Food allergies and eczema are strongly linked, so many parents question whether food allergies cause eczema. Learn whether food allergies cause eczema.
Rashes may be the first symptom that led you to wonder whether your child has food allergies. Because there’s a strong link between food allergies and eczema, many parents question whether or not food allergies cause eczema.
The short answer is no. Food allergies do not cause eczema.
What is Eczema?
Eczema is a group of conditions that cause the skin to become red, itchy and inflamed. It’s important to know that eczema is not contagious and that while there are many types of eczema, atopic dermatitis is the most common.
Eczema is similar to how allergic reactions occur: the immune system abnormally reacts to fight off an irritant and this causes the rashes.
More than 30 million Americans have eczema and about 1 in 10 individuals will have eczema during their lifetime. The condition peaks in early childhood. An estimated 9.6 million children in the US under 18 years of age have atopic dermatitis. If there is asthma or allergies in the family, the risk for developing eczema increases.
In children under two years old, rashes commonly show up on the cheeks and scalp. These rashes can be itchy enough to disrupt sleep. The rashes also make infants susceptible to skin infections because of scratching. Beyond two years of age, the rashes appear on other parts of the body like the neck, knees, elbows, or the crease between the legs.
The Link Between Eczema and Food Allergies
The cause of eczema is not yet known, but it has been associated with the development of food allergies. Currently, scientists are still studying the link between eczema and allergies. It was previously thought that eczema was mainly caused by allergies, but this is not the case. However, food allergies can cause eczema symptoms to appear if your child is already suffering from eczema.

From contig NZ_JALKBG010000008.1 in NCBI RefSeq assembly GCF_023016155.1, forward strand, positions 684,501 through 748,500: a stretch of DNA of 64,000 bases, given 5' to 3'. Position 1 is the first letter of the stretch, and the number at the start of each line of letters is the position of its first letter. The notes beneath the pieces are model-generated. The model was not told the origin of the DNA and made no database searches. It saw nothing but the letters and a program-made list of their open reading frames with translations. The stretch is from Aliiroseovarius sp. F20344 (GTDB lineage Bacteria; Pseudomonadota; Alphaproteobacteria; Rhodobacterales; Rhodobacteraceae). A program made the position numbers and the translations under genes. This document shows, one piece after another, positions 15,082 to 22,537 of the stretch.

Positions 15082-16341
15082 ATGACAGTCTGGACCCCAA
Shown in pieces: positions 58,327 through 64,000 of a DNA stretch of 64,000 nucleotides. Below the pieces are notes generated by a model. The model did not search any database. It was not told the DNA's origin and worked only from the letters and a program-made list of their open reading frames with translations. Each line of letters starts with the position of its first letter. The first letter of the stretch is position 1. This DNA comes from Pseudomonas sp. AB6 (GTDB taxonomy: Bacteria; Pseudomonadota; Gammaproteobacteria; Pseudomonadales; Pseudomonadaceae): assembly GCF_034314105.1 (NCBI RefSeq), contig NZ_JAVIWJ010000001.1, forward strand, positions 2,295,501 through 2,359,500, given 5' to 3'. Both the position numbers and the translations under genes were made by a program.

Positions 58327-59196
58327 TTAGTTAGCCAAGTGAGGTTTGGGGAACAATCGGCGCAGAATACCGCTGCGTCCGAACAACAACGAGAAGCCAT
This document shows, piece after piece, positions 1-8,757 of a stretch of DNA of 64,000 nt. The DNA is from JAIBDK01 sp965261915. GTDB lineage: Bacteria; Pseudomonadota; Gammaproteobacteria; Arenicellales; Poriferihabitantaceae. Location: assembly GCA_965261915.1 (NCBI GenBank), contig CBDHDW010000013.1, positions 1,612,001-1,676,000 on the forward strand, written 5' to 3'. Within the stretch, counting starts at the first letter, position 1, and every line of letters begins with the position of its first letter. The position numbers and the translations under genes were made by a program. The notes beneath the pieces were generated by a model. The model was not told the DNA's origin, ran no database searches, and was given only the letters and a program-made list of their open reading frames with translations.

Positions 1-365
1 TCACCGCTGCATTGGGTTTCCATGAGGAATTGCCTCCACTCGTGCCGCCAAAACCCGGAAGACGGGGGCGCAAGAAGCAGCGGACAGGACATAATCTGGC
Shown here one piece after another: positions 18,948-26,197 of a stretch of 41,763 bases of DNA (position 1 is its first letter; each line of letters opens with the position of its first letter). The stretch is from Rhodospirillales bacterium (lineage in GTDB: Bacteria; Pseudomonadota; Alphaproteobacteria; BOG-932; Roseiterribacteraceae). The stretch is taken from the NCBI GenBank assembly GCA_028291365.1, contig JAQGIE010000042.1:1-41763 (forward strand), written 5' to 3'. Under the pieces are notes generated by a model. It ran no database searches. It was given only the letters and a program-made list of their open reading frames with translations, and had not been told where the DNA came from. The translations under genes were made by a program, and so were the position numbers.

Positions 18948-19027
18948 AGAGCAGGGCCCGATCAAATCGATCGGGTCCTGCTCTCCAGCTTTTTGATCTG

Recent studies are now starting to attribute eczema to other possible causes. It could be because of a genetic flaw where the skin lacks a layer that protects against germs and dries out the skin. It could also be due to a defect in the skin barrier or having problems with a type of white blood cell that produces chemicals that help keep allergic reactions under control. Another possible cause is having too much immunoglobulin E, a type of antibody that is responsible for allergic reactions.
What we do know is that eczema can be triggered by various factors such as stress, environment, climate, sweat, hormones, dry skin, common cold, irritants, and allergens.
According to findings based on LEAP (Learning Early About Peanut Allergy) data, it has been found that the skin bacteria Staphylococcus aureus increases the food allergy risk of babies with eczema. Up to 67% of babies with severe eczema will develop a food allergy. If the child is under five years old and has moderate to severe eczema, the American College of Allergy, Asthma, and Immunology recommends getting evaluated for peanut, egg, milk, wheat, and soy allergies.
Treatment for Eczema
There is no cure for eczema and there is also no single test that can diagnose it. A pediatrician or an allergist may diagnose your child with eczema by examining the skin. Allergy tests may be recommended to confirm suspected allergies that trigger eczema flare-ups. The best treatment is still early allergen introduction.
To treat eczema, doctors may prescribe corticosteroid creams or ointments, antihistamines, antiviral and antifungal medications, moisturizers, and antibiotics. The treatment would depend on the symptoms, its severity, and what causes them.
If your baby has eczema, medical guidelines recommend introducing them to allergenic foods frequently as early as 4 months old.
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